However, fluorescent bulbs are often an awkward shape, only fitting special tube fixtures, and are more expensive, and although they give off blue light, most give less red.
Light Emitting Diode or LEDs are currently the most commonly sold bulb in many parts of the world. Regular LEDs are very energy efficient, come in almost all shapes and sizes, and give out little heat but can still provide levels of full spectrum light for plant growing.
These are specialist bulbs that can come in most forms mentioned above, with Compact fluorescent lamps (CFLs) and LED lighting being the most popular. LED grow lights have the edge though, because they're easier to make and can come in any shape or size that's needed. They could be a bulb design or laid out as strips.
Regular LEDs are designed for everyday human use. Whereas grow lights are designed to provide suitable light for plants to grow.
They'll often give off more light, and be positioned in a way to direct light in a certain direction rather than "all around" an area. They'll also be fine tuned to provide a full spectrum of light but ideally with more blue and red wavelengths, which is important to get right for proper growth.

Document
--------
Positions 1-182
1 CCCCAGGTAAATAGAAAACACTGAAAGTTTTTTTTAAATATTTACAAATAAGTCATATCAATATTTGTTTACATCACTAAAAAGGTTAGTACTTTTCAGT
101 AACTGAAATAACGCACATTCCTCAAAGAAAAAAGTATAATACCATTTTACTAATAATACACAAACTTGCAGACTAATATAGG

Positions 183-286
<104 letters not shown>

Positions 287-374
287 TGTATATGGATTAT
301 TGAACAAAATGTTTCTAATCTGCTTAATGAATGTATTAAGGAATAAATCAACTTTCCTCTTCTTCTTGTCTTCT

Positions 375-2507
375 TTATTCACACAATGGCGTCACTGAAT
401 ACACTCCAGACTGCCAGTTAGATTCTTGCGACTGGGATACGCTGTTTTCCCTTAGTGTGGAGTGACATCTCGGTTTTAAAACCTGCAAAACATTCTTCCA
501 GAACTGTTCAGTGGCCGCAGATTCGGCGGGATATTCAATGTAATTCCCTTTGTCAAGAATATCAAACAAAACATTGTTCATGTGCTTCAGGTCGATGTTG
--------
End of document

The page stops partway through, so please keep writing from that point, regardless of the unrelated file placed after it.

So I've just told you that regular LEDs and Grow lights are the best bulbs to grow plants. But now I'm saying regular LEDs won't be that effective? Don't worry, I'll make it make sense.
Most normal light bulbs used in homes are designed to emit light, primarily for us to be able to see our surroundings. Generally speaking, they mimic the color we see around us during the day, essentially "white light".
The diodes don't produce white light directly. Instead, LED manufacturers do this by converting blue light using a phosphor coating over the diodes, or by mixing the intensities of the red, blue and green chips to create "white".